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photographer E-Yaji.
The Mary and George Bloch Collection: Part VII  
Sotheby's, Hong Kong, 26 November 2013: Lot 92 

Lot 92

Lot 92
Treasury 2, no. 294 (‘The Count Blucher White Dragon Agate’)
HK$43,750

Agate; very well hollowed, with a concave lip and recessed, very slightly convex foot surrounded by a protruding rounded footrim; carved with mask-and-ring handles
Official School, 1740–1850
Height: 6.33 cm
Mouth/lip: 0.73/2.29 cm
Stopper: coral, carved with a chi dragon; pearl finial

Provenance:
Hugh M. Moss Ltd.
Kurt Graf Blucher von Wahlstatt (Count Blucher)
Hugh M. Moss Ltd.
Heflene Collection (V. Meglys)
Robert Hall (1984)

Published:
Moss 1971, p. 17, fig. 30
Moss 1971a, no. 40 and cover
Kleiner 1987, no. 146
Galeries Lafayette 1990, p. 10, no. 3
Treasury 2, no. 294

Exhibited:
Sydney L. Moss Ltd., London, October 1987
Galeries Lafayette, Paris, April 1990
Creditanstalt, Vienna, May–June 1993

We cannot doubt that plain and decorated bottles were made by the same workshops, an excellent example being the jade bottle sold at Sotheby’s, New York, as lot 225, 17 September 1996, with typical Suzhou form, shape of neck, detailing of mouth and concave oval foot but without any decoration. It can hardly have been other than a product of Suzhou and presumably came from the school of Zhiting (see numerous examples in previous parts of this series of auctions), which produced the more readily recognizable decorated style. By the same token, form, hollowing, detailing of lip and foot, and distinctive mask handles identify this with decorated examples of the Official School.

The most common standard for mask-and-ring handles on chalcedony bottles is represented here and on Sale 6, lot 109, where they are better illustrated because of the less visually confusing base material. They consist of usually quite prominent masks with broad, pug-like noses, eyes that taper outwards but have large, circular iris/pupil areas close to the bridge of the nose, and eyebrows that curl outwards and upwards to blend with a fringe of formalized curls framing a tall, bulbous forehead, usually with a circular or oval bulbous segment carved into it. The lower jaw of the beast is absent, as on most mask-and-ring handles, and the rings are usually either circular or oval.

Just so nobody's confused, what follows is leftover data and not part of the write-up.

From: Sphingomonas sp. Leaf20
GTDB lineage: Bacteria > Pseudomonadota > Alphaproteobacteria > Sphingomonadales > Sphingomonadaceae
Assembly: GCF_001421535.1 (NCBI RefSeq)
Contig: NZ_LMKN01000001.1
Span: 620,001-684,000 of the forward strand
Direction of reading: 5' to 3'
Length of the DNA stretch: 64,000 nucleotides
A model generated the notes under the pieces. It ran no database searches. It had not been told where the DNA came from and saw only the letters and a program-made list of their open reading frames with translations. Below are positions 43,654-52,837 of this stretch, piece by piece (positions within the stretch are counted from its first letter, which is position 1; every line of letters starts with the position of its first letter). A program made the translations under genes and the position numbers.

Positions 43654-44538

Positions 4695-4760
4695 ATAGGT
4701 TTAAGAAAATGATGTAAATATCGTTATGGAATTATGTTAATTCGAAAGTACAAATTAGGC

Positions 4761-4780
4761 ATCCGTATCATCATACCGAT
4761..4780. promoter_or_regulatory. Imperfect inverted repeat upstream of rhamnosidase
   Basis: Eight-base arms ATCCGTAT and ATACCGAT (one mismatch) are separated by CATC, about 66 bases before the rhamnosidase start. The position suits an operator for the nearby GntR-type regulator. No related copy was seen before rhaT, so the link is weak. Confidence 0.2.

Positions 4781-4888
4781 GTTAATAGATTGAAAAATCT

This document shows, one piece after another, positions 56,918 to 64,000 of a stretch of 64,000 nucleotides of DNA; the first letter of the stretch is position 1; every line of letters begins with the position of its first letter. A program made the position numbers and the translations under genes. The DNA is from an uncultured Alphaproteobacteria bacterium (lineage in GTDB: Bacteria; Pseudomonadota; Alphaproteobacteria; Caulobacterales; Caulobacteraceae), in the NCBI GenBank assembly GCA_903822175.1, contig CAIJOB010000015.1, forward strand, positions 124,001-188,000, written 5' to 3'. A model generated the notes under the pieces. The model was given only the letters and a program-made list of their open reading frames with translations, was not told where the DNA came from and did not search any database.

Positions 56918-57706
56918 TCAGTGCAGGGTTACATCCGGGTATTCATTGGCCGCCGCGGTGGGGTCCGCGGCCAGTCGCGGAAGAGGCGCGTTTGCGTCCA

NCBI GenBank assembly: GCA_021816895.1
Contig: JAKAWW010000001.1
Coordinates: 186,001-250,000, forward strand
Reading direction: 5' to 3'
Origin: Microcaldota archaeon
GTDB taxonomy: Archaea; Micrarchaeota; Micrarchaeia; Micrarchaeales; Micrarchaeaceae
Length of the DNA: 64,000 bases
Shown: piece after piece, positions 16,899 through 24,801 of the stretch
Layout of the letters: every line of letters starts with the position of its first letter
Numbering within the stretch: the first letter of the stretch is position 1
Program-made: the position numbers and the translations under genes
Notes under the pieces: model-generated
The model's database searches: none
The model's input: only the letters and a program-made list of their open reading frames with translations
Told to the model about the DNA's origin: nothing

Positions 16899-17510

Similar mask-and-ring handles appear on a fairly wide range of other materials, including some, such as glass, which are sensibly attributable to the court, and it probably represents a northern standard, originating at court but perhaps forming the basis for regional style on wares made for the court and probably passing, in time, into common production elsewhere in the empire. Their common occurrence on a wide range of chalcedony bottles, whether plain, silhouette or cameo, is one feature that suggests that many of these bottles may have been made at, or for the court, as we have proposed for the Official School. Although insufficient evidence exists at present for specific attribution as imperial or to a particular workshop, a bottle such as this can be attributable to the same group as the more easily identified products of the Official School and would be entirely consistent with imperial production during the mid-Qing period. The mask handles are, for instance, stylistically identical to those on Sale 4, lot 34.

Attention is diverted from its excellent formal integrity and elegance by the visually demanding nature of the material, but generous proportions of this snuff bottle are exquisitely realized. Although the recessed foot is slightly convex, suggesting a hint of second-phase decline, it is very well carved and represents more of an artistic choice than a lazy alternative. The hollowing is impeccable and the mask handles very well carved, beautifully rounded, and well finished. The bottle may date from the late Qianlong period, but knowing that excellent quality, fine hollowing, and even good detailing of the foot continued well into the Daoguang period, we cannot rule out a later date.

 

This is not the Sotheby’s sale catalogue. This is a product of Hugh Moss for the purposes of this website. For the catalogue details please refer to Sotheby’s website or request a copy of a printed sale catalogue from Sotheby’s.

 

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